Things Nobody Tells You About Visiting Beijing

After having spent almost a year as an expatriate in China, I’ve learned a few important lessons. Beijing is home to over 21 million people and it can be overwhelming on arrival: confusing Chinese characters everywhere, severe traffic congestion, fast-paced daily life and lots of people around you. If you know anyone who has been to Beijing, you probably have recognized they say things like “It’s such an amazing and ancient city” or “Beijing can keep you busy for days”, but then they’ll quickly follow-up their compliments by warning about just how different it is from the rest of the country. These are the things everyone tells you about the Chinese capital but what about all the little things nobody tells you about visiting Beijing?

 

Things Nobody Tells You About Visiting Beijing

 

Things Nobody Tells You About Visiting Beijing

 

1. Invest Time in Learning Mandarin Chinese

 

Invest Time in Learning Mandarin Chinese

 

Although it might seem redundant to learn Chinese when visiting Beijing for only one week, it definitely makes sense to learn basic phrases when staying for several months. Standard Chinese isn’t the easiest language to learn, especially if you’ve not been learning it from a young age. With over 1 billion of native speakers, Chinese is the most widely spoken language in the world. If you only have a few weeks in Beijing, I’d suggest screen-shotting the key phrases and saving them on your phone. You can ask the staff at your hotel to write down the address in Chinese as well.

 

2. There Are a Lot of People All the Time, Everywhere

 

There Are a Lot of People All the Time, Everywhere

 

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It’s that obvious, huh? There are almost 22 million people living in Beijing so you will never feel alone there. I know, it can be a little challenging to grasp it until you’re actually surrounded by it regularly. On the metro, out in the street, in the park, it’s not even that it’s really dense, like it is in Macau. But the sea of people just sort of goes on all the time. From an ordinary German perspective, it is like winter and summer sales or time before Christmas in the pedestrian shopping areas. The thing is, you get used to it but it might take some time.

 

3. Don’t Try To Protect Your Personal Space

 

Don't Try To Protect Your Personal Space

 

Personal distance in Beijing is something completely different than we got used to having in Europe or the United States. The Chinese have small personal spaces. That’s because China has the largest population on the planet. So you should expect to have close personal contacts and people invading your personal space quite often. Before visiting Beijing, I thought I had mastered the technique for coping with the lack of personal space – boy, was I wrong. I think you will agree with me that in a city that has such a high population density, finding a secluded corner can be way harder than anywhere else in the world.

 

4. Parts of the Great Wall Are Really Steep

 

Parts of the Great Wall Are Really Steep

 

There are several sections of the Great Wall that you can reach as a day trip from Beijing. Badaling is the most popular and easiest option for independent travelers who want to get a quick glimpse of the Great Wall. Mutianyu may require a little bit more planning because you first have to hop on 916 bus and then to negotiate taxi fare to get to Mutianyu itself. Jiankou is totally wild and visiting it worth getting comfortable and reliable hiking boots.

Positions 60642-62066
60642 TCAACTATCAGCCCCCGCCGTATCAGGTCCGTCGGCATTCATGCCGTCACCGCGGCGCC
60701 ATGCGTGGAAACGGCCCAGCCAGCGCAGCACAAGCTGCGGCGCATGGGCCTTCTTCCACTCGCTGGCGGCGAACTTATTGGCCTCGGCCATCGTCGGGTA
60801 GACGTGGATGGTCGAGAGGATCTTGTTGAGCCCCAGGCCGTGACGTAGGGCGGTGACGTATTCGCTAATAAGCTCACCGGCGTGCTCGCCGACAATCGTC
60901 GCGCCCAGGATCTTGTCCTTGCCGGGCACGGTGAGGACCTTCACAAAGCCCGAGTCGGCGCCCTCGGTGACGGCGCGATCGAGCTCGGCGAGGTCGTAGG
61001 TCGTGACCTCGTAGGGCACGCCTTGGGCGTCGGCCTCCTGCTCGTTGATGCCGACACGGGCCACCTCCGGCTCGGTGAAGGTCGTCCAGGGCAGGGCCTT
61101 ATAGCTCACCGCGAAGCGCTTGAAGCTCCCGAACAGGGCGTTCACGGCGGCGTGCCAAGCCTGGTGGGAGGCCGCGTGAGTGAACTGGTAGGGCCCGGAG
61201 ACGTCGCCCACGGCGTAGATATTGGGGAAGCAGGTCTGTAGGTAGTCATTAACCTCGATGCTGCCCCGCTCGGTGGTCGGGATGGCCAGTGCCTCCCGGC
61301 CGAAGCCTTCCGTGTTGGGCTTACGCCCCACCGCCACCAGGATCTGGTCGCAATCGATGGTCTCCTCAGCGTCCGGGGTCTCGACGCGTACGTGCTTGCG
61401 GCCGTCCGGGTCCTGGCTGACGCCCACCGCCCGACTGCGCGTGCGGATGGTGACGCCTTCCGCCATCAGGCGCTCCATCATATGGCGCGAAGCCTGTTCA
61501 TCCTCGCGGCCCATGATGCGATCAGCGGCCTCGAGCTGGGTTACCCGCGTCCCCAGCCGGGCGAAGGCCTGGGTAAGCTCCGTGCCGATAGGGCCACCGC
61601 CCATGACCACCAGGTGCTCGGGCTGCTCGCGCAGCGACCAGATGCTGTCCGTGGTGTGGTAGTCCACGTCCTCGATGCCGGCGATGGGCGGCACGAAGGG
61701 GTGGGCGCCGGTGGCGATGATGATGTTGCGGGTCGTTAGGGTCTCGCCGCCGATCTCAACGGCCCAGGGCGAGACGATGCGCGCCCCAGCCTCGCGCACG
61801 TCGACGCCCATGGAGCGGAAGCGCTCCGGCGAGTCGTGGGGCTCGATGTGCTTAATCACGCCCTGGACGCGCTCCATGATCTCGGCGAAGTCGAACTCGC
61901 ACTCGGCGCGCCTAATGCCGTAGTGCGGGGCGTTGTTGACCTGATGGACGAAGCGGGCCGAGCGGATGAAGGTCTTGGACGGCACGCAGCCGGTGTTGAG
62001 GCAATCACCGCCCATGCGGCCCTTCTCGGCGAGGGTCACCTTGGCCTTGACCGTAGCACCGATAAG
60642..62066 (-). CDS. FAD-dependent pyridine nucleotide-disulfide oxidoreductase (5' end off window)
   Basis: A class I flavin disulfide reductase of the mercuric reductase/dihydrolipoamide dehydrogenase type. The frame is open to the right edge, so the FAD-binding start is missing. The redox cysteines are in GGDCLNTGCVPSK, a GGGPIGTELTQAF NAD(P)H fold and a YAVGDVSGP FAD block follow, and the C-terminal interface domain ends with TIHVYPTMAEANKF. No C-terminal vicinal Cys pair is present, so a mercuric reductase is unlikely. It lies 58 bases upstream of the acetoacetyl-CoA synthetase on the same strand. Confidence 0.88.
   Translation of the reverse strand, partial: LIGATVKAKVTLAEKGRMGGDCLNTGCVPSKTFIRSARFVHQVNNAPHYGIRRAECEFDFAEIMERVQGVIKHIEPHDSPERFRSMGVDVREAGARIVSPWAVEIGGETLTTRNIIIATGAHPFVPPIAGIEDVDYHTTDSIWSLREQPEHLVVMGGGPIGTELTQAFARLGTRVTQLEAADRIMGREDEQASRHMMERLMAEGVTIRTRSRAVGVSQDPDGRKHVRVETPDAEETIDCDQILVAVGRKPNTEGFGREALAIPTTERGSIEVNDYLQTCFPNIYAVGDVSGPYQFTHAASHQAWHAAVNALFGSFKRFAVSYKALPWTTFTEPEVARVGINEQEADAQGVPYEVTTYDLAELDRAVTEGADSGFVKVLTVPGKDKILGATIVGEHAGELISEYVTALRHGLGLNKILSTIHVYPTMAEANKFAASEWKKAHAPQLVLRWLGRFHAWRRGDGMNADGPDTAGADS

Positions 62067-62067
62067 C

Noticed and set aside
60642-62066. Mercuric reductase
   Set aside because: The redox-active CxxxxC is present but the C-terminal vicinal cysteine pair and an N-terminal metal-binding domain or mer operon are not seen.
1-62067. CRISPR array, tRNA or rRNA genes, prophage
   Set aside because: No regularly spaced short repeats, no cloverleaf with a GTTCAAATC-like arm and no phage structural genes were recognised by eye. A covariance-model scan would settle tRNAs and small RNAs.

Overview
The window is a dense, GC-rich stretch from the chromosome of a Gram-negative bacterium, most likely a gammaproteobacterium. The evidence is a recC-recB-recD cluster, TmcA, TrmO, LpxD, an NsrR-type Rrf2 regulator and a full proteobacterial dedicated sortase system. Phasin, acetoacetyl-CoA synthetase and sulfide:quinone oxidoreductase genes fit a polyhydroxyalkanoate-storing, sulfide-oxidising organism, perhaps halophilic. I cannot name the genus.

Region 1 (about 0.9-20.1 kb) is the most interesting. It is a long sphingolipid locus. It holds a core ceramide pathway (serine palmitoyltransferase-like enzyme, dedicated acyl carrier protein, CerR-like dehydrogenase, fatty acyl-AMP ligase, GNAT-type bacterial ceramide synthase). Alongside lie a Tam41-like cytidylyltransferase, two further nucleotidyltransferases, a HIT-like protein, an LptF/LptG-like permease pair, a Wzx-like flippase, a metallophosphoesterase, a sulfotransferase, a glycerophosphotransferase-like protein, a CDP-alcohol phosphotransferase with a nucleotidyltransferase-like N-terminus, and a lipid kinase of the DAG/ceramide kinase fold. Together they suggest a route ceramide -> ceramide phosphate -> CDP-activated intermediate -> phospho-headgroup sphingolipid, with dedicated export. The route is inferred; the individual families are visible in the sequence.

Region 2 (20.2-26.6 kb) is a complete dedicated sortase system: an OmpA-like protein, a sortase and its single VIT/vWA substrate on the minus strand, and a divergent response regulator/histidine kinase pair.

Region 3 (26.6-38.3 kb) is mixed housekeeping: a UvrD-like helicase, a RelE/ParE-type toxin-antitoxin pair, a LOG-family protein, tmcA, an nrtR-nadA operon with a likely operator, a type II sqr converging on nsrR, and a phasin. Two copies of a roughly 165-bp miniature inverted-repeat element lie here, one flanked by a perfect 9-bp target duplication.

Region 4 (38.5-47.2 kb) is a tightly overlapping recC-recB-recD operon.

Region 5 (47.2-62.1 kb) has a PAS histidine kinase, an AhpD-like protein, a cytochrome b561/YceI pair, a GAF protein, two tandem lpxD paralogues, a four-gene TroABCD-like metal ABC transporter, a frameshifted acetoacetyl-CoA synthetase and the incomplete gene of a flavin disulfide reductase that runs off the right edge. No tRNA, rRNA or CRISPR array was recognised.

Regardless of where you plan to go, you should expect some parts of the Great Wall to be really steep. Badaling section is equipped with handrails, so it would convenient for people with disabilities.

 

5. Get a Virtual Private Network for China

Like so many travelers I use social media channels to document my travels. The thing is that The Great Firewall of China blocks sites such as Facebook, Twitter, and Instagram, not to mention Google. Before my first trip to Beijing, I would never have believed it possible. But trust it is so. Thus, if you want to access the Internet while you’re visiting Beijing, you’ll need to get a VPN. There are plenty of options, including free ones, but I’d recommend investing in a reliable VPN service that will not let you down.

 

6. Beijing Is a Safe City

 

Beijing Is a Safe City

 

My personal experience reflects that Beijing is nowhere near as aggressive as many guidebooks would have you believe. While the traffic is hectic and pickpocketing is more common in public places, Beijing, on the whole, is extremely safe for female travelers and solo travelers. The primary reason for this is the harsh punishment, i.e. the death penalty.

 

That being said, the majority of Beijingers are very decent people, but to avoid occasional pickpocketing incidents in public areas don’t stash money and gadgets behind you in a rear pocket. I always take off my backpack while waiting in line to buy a ticket because I never know who is that guy behind me.

 

7. You Can Actually Survive in Beijing Without Cash

Like in other major cities such as Hong Kong and Shanghai, you don’t have to carry a pocket full of cash and credit cards in Beijing. In fact, Chinese society just skipped the credit card era to jump directly into the mobile payments. And these are becoming popular day by day. You can pay for your coffee, breakfast and even street food just by scanning a QR code on the window of a hole-in-the-wall eatery. It takes just a couple of seconds. Make sure to install popular apps such as Alipay or WeChat to pay by phone for movie tickets, household services and to shop for goods for delivery.

 

8. Getting Around Beijing is Easier Than You Think

 

Getting Around Beijing is Easier Than You Think

 

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Beijing is getting bigger every year and there are hundreds of hotels, subway stations, and roads. If you travel on a budget like me, Beijing subway is the cheapest and easiest way to reach almost any point in the city within a 10-minute walk of a subway station. Signs and voice announcements are in English as are the ticket vending machines. You just need to press “English” (bottom left) and follow the instructions to purchase a ticket.